reports and some small, poorly controlled clinical trials have shown favorable results
in traumatic brain injury, CO induced encephalopathy, and stroke as well as in chronic
issues such as cerebral palsy.

2. This project looks specifically at CO induced chronic brain injury in a blinded and
controlled fashion as a next step in providing an efficacious treatment option for an
otherwise untreatable condition. If positive results, a larger study would be needed to
confirm its findings.

7. Lay summary of project, including disease/health relevance Carbon monoxide (CO)
poisoning is a leading cause of unintentional poisoning deaths in the United States.
After a period of apparent recovery, survivors of acute CO-poisoning can develop a
potentially permanent neurologic deterioration (DNS). DNS is a rare, poorly known
encephalopathy with a 25-50% prevalence among severely poisoned CO-poisoned patients.
Its symptoms and signs range from subtle abnormalities to severe dementia, Parkinsonism,
gait disturbances, mutism, and incontinence. Recovery from delayed neuropsychiatric
syndrome occurs in 50-75% of patients within 1 year. However, this leaves 25-50%
permanently impaired. Hyperbaric oxygen therapy (HBO2) is useful after acute poisoning
to reduce the chance of developing DNS. However, appropriate therapy for DNS is widely
debated; particularly, the role of hyperbaric oxygen therapy (HBO2) after DNS has
developed is controversial.

There are research efforts looking into HBO2 for other forms of brain injury such as
trauma, stroke, cerebral palsy and other chronic neurological disorders. We have
reported on a patient treated with remarkable success who was gravely disabled 14 months
from his CO poisoning. A few other similar reports exist in the medical literature. We,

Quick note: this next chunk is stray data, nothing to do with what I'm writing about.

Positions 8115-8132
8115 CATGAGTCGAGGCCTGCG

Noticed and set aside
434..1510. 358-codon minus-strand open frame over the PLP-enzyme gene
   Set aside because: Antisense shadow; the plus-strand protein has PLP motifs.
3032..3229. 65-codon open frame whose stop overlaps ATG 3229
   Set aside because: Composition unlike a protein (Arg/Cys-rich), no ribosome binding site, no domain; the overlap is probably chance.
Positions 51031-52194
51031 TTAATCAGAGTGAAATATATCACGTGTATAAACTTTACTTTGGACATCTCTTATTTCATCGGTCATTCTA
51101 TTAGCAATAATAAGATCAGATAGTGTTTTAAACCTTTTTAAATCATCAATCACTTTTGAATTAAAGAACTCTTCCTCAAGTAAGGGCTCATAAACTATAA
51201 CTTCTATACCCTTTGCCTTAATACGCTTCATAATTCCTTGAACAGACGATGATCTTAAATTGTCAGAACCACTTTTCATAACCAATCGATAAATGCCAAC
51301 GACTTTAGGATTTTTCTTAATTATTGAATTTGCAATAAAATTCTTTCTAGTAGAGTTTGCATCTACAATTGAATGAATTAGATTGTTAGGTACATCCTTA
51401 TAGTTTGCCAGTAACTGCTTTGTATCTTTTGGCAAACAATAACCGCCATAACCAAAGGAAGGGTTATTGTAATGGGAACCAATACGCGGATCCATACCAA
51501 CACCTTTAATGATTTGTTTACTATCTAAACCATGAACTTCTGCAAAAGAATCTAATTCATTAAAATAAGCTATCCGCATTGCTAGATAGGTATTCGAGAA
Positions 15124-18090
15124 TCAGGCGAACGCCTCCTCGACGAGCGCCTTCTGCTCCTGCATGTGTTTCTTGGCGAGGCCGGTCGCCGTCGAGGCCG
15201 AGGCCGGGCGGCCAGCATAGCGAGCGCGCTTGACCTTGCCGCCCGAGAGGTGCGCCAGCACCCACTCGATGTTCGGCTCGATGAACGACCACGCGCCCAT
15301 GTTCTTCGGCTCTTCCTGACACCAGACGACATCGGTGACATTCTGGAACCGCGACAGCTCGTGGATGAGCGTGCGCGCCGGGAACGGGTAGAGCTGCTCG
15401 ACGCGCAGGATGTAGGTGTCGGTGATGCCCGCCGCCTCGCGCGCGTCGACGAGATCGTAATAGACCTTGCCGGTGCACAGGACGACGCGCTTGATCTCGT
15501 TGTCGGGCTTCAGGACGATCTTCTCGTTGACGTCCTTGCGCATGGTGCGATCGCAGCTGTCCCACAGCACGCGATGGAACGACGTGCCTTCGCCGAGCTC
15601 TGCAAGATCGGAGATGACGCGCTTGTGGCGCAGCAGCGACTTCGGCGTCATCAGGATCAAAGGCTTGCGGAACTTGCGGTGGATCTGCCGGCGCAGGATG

therefore, propose to ascertain whether hyperbaric oxygen is efficacious in the
treatment of chronic DNS brain injury from carbon monoxide (CO) poisoning.

As a pilot study, we intend to recruit, as subjects, ten patients suffering from DNS for
longer than one year. This will be a prospective, blinded sham controlled crossover
study. We will divide the subjects into two groups of five. One group will receive 40
HBO2 treatments (100% oxygen at twice normal air pressure (2 ATA)) followed by 40 sham
HBO2 treatments (air at near normal pressure (1.2 ATA)). Treatments will be done once
daily for 2 hours, Monday through Friday. Neurological and psychologic assessments will
be done prior to starting treatments, after the first block of 40 and again after the
second block of 40. The second block will be treated similarly except that they will
receive sham treatments in the first block and oxygen treatments in the second block. In
this manner, all patients will receive treatment which we believe is therapeutic. All
patients will act as both experimental and control subject.

Condition:

Carbon Monoxide Poisoning

Treatment:

hyperbaric oxygen and sham hyperbaric oxygen

Start Date:

July 31, 2020

Sponsor:

University of Nebraska

For More Information:

https://clinicaltrials.gov/show/NCT04118491